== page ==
This topic contains information on the following subjects:
Public Law 109-8, the Bankruptcy Abuse Prevention and Consumer Protection Act of 2005 (BAPCPA), governs the disposition of bankruptcy petitions, including what actions can be taken by the CSS agency to establish and enforce child support obligations. Bankruptcy law at PL 109-8 is specific to bankruptcy petitions filed on or after October 17, 2005. It is not retroactive. For information on prior bankruptcy laws, consult the CSS agency attorney.
Bankruptcy laws specify how the available resources of a debtor are to be managed, including what actions can be taken by creditors and a priority system for the collection of debts.
Child support obligations are afforded priority number one (1).
Certain debts can be discharged in a bankruptcy plan, meaning that the debtor is not required by law to pay the debt. A child support debt that is owed either to the custodial parent (CP - coded "CLI") or to the
State is exempt from discharge by the bankruptcy court.
An automatic "stay" to prevent creditors from taking actions to collect debts while a bankruptcy plan is in effect does not always apply to child support matters. Bankruptcy law exempts actions to establish paternity and actions to establish or modify child support from such automatic stays. However, some restrictions on collection activities do apply to child support debts. For more information, see “Bankruptcy-Related Enforcement Policy”.
Chapter 7 bankruptcy is called a "straight bankruptcy" or "liquidation". Most debtors who file a Chapter 7 bankruptcy have few assets that can be distributed to creditors. The bankruptcy trustee reduces any available assets to cash and uses it to pay off the debtor's creditors.
Chapter 11 bankruptcy is called a "reorganization". It is filed by individuals or businesses who need time to restructure or scale back their business.
Chapter 13 bankruptcy is called a "wage earner plan". It is a court-supervised installment payment plan that does not require the approval of creditors. The debtor seeks the guidance of a bankruptcy trustee to devise and carry out a plan to make payments to the trustee, who pays this money to creditors. The plan can call for either full or partial payment of the debts owed.
A bankruptcy filing can be beneficial to CSS's efforts to collect child support, since the petitioner must disclose his/her full financial situation to the court, including all assets and liabilities.
In Chapter 13 filings, the noncustodial parent (NCP) is required to keep all post-petition payments current so that the bankruptcy plan remains valid. The bankruptcy court can dismiss the bankruptcy petition and/or payment plan if the NCP fails to pay ALL of his/her child support obligations in full and on time. Once the payment plan is completed under either Chapter 7 or Chapter 13, some of the NCP's debts can be discharged. Child support debts to the State or to the custodial parent (CP) are not dischargeable. Prior law allowed debts owed to the State to be discharged.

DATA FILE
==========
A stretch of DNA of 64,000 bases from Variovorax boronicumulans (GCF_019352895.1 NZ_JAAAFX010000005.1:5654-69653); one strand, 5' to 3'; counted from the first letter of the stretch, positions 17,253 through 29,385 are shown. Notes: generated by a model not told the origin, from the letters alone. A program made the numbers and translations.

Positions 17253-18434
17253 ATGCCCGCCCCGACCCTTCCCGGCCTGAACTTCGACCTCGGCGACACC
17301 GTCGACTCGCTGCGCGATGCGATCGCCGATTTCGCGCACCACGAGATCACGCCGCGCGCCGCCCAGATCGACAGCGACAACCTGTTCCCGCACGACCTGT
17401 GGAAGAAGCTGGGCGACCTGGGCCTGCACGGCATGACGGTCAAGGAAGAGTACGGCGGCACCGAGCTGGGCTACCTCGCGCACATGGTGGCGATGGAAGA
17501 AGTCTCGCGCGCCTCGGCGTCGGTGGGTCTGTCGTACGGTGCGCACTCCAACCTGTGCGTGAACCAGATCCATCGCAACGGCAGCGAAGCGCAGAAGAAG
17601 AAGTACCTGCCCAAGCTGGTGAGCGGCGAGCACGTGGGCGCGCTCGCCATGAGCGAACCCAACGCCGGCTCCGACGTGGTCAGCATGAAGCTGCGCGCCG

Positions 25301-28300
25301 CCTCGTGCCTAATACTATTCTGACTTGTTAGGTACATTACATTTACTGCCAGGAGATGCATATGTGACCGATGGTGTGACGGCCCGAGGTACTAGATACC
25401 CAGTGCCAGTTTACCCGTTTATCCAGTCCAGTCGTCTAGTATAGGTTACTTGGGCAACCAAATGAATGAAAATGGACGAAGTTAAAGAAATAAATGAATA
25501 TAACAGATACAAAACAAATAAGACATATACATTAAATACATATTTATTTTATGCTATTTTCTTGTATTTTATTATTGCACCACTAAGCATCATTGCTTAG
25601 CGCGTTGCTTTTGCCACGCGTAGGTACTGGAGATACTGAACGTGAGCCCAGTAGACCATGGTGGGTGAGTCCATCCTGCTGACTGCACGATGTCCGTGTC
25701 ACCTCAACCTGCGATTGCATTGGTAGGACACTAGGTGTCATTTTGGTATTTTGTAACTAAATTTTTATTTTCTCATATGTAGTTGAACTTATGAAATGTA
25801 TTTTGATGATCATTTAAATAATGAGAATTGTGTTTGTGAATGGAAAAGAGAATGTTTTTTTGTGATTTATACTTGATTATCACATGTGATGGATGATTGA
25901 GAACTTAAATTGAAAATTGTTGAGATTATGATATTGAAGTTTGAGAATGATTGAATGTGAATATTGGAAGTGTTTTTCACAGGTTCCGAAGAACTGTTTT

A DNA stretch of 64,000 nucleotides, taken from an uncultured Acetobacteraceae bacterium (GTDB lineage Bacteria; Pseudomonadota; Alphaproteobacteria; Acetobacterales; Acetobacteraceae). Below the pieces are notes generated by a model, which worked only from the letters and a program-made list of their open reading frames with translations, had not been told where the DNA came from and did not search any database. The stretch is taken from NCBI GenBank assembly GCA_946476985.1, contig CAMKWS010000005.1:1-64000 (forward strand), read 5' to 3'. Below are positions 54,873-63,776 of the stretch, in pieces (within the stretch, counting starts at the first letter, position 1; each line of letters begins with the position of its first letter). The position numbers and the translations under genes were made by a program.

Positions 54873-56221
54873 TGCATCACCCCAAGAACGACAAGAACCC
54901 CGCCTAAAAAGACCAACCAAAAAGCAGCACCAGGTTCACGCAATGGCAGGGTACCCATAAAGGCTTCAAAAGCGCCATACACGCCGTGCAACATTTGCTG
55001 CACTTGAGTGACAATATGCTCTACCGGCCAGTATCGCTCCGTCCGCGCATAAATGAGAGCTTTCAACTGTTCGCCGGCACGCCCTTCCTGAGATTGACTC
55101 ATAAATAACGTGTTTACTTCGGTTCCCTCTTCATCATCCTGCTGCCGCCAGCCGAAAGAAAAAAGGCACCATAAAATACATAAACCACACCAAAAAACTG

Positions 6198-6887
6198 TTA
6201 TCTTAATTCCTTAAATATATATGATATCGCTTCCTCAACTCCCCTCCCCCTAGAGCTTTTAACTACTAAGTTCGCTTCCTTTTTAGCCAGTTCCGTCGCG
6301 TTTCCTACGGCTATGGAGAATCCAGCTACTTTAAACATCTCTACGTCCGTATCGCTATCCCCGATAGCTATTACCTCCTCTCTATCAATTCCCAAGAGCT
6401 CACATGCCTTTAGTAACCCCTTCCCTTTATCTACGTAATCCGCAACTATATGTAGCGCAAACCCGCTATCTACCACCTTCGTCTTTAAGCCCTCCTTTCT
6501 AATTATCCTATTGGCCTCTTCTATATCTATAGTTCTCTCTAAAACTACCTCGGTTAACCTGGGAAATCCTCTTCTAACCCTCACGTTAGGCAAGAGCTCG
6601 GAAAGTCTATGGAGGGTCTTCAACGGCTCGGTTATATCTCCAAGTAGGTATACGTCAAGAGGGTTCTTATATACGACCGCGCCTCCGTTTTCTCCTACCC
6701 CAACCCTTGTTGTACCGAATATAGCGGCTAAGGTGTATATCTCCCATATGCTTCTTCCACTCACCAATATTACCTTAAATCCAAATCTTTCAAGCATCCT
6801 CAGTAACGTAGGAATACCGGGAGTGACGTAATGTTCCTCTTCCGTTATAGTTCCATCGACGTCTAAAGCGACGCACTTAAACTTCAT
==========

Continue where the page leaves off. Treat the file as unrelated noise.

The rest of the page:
The trustee also has the duty to provide information about a domestic support obligation to the CSS agency. A "domestic support obligation" is defined in part as "a debt that accrues before, on, or after the date of an order of the bankruptcy court and that is owed to a spouse, former spouse, child of the debtor or such child's parent, legal guardian, or responsible relative or a governmental unit in the nature of alimony, maintenance, or support (including assistance provided by a governmental unit) of such spouse, former spouse, or child of the debtor or such child's parent.”
Once the trustee is aware that a domestic support obligation exists, the trustee has certain responsibilities which include:
After the bankruptcy petition has been successfully completed, the CSS agency can contact a creditor listed in the petition who still holds a claim or debt and request that the creditor reveal the NCP's last known address.
CSS workers MUST notify the CSS attorney as soon as they become aware that a noncustodial parent (NCP) has filed or might have filed a bankruptcy petition. The CSS attorney should contact the US Bankruptcy Court to verify the filing, that the court is aware of the child support obligation and to determine what enforcement actions can be taken. No action should be taken in the case, until the CSS attorney advises the responsible worker of the bankruptcy court's response.
Until lifted, the "automatic stay" prohibits CSS from taking certain enforcement actions.
CSS workers CANNOT:
CSS workers CAN pursue the following actions without requesting that the "automatic stay" be lifted by the bankruptcy court:
For questions or clarification on any of the policy contained in these manuals, please contact your local county office.